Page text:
Monday, 4 August 2014

STATEMENT BY ACLE FOUNDING DIRECTOR ON RECENT LIGHTNING DEATHS IN KENYA AND UGANDA



The dreadful tragedies of eight school children killed and 23 injured by lightning in one incident in Uganda on July 24 and the two school children killed in Kenya this week remind us of the thousands of people who are killed every year across Africa by lightning and other weather hazards.  The African Centres for Lightning and Electromagnetics (ACLE) headquartered at Makerere University Business School was formed to decrease these tragedies by giving public safety and injury prevention education, mounting warning systems, providing graduate education to train lightning and weather experts for Africa, pressing for lightning protection in schools and other vital public buildings, training lightning protection specialists and a range of other activities.  National Centres in countries across Africa act as partners in this effort utilizing their particular regional and local knowledge, personnel and talents.  
In addition to loss of life, lightning and other weather hazards can cause damage to infrastructure, utility transmission, electronics, oil and gas installations and other equipment that is vital to day-to-day life as well as to the greater development of the economies of Africa.  Beyond the immediate effect, there is ‘‘down-time’ and loss of productivity, cost of equipment replacement and repair, loss of data and records, and other retarding effects on economic activity.  For individuals, families, and small businesses, it may include food spoilage, loss of employment time and profit.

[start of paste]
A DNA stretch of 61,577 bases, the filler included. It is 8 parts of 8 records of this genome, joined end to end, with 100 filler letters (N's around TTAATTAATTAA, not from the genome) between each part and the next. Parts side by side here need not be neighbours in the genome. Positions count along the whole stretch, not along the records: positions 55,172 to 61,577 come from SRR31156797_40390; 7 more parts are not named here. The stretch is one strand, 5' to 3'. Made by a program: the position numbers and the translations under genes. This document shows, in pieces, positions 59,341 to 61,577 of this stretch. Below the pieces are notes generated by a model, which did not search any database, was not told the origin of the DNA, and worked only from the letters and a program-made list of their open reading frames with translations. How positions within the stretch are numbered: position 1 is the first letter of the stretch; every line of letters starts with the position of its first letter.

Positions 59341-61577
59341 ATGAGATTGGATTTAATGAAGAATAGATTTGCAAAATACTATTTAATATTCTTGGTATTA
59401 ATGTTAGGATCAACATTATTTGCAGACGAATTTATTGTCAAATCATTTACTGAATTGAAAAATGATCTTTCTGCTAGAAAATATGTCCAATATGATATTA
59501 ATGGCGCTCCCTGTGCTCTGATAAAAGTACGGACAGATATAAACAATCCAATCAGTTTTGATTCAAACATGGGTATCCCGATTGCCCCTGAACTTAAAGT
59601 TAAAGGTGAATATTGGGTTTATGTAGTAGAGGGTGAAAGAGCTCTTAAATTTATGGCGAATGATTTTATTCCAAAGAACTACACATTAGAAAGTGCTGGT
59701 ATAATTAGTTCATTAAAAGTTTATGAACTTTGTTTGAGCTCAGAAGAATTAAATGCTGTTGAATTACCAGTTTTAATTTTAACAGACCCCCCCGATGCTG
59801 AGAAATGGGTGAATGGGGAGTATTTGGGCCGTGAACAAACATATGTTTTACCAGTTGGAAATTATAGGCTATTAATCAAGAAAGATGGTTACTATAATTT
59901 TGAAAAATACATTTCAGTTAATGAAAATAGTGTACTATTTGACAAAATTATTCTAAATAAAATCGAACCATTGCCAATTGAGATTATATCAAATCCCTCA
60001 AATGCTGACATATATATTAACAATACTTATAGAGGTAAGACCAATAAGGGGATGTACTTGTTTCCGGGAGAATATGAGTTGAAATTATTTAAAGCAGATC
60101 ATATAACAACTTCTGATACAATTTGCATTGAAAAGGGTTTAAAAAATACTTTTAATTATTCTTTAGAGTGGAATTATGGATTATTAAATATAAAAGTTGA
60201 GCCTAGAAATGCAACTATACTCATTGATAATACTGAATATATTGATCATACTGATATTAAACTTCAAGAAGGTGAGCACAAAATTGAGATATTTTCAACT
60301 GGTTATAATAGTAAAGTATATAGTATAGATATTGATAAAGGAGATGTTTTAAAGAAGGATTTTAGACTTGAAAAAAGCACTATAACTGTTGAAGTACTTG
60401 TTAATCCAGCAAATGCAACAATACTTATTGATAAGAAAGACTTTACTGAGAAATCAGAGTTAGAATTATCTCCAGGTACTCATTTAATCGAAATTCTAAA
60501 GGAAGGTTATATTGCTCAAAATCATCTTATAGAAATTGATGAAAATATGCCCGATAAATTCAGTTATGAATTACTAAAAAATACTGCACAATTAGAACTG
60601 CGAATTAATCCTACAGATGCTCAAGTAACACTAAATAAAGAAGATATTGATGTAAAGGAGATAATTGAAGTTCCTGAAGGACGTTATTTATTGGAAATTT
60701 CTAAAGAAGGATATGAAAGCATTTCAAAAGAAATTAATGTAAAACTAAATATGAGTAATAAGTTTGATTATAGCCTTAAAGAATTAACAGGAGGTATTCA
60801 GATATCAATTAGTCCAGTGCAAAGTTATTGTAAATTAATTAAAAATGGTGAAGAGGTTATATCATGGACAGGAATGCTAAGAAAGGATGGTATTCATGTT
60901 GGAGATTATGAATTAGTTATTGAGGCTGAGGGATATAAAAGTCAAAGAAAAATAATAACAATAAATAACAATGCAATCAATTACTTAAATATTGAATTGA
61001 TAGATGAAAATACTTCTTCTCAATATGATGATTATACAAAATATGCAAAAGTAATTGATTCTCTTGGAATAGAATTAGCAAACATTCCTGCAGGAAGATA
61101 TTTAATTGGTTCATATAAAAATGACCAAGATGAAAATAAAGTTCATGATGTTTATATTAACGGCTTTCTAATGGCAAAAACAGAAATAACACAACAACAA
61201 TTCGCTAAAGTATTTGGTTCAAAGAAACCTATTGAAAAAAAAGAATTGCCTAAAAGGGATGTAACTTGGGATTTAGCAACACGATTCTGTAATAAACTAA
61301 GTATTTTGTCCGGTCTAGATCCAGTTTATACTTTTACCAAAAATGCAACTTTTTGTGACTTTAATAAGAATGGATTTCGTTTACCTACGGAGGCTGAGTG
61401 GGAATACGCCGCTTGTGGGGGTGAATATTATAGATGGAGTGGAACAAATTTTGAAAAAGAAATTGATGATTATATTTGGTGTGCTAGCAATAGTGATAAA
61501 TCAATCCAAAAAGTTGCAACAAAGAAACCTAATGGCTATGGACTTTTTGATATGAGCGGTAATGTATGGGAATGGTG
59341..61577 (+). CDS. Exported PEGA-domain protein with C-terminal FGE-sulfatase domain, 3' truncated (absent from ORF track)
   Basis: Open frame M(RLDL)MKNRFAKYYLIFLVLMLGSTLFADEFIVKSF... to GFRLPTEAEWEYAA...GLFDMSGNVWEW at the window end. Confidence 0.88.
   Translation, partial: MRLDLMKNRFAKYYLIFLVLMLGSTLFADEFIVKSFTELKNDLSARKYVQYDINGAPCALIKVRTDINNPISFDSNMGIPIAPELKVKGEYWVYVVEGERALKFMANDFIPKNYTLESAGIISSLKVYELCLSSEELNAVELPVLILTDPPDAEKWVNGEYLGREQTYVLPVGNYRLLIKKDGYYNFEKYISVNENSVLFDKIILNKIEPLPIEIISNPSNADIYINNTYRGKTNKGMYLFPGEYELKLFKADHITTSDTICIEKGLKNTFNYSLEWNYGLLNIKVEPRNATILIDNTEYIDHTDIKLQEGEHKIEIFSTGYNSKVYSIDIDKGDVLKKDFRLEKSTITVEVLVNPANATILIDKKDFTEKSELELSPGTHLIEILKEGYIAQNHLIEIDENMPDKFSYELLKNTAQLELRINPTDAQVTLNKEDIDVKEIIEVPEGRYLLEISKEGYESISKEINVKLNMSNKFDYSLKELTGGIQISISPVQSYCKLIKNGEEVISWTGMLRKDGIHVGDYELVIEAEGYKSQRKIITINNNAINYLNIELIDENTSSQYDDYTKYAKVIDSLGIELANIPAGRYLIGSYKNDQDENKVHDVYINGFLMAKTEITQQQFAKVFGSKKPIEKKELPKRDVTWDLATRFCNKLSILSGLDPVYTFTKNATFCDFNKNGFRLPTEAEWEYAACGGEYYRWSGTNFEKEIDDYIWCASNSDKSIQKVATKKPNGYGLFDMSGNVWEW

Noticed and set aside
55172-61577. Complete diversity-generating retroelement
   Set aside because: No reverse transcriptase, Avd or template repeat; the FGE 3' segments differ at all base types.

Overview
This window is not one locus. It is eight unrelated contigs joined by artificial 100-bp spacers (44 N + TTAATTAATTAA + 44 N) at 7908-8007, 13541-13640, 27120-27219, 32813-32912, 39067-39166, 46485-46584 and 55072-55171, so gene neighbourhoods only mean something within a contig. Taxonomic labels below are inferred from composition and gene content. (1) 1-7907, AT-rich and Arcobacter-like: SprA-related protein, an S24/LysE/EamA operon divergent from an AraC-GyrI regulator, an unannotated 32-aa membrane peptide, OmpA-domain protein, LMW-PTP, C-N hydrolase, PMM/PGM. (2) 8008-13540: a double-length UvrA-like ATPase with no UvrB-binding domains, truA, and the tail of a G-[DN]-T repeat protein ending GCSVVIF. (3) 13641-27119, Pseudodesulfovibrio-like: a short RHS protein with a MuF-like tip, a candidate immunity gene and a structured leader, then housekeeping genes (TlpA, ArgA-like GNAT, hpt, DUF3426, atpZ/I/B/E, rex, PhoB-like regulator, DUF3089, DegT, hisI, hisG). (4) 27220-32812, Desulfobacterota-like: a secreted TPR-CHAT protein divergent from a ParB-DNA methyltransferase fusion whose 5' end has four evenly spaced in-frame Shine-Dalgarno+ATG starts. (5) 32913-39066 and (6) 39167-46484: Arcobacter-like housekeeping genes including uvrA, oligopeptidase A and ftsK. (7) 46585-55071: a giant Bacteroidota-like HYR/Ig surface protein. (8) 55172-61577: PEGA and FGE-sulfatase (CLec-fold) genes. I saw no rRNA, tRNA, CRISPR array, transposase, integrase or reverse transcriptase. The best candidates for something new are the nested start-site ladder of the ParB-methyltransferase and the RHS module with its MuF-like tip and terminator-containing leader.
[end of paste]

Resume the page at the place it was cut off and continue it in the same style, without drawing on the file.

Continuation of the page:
ACLE proposes to participate in the Lake Victor Basin Commission call for projects by forming partnerships with weather detection companies, national and local meteorological programs, telecommunications programs and others to provide weather warnings to people living near and depending on Lake Victoria for their livelihood.  In addition, ACLE proposes to work with media and educators to disseminate lightning safety information, collect data on injuries and to use the data to study the effectiveness of any interventions to determine ‘best practices’ that may be effective for other venues. 
ACLE looks forward to contributing to the safety and wellbeing of the people of Africa, allowing them greater security in which to raise their families and pursue their work as well as to contribute to the growing prosperity of the African business and technological communities.   


Prof. Emerita MaryAnn Cooper

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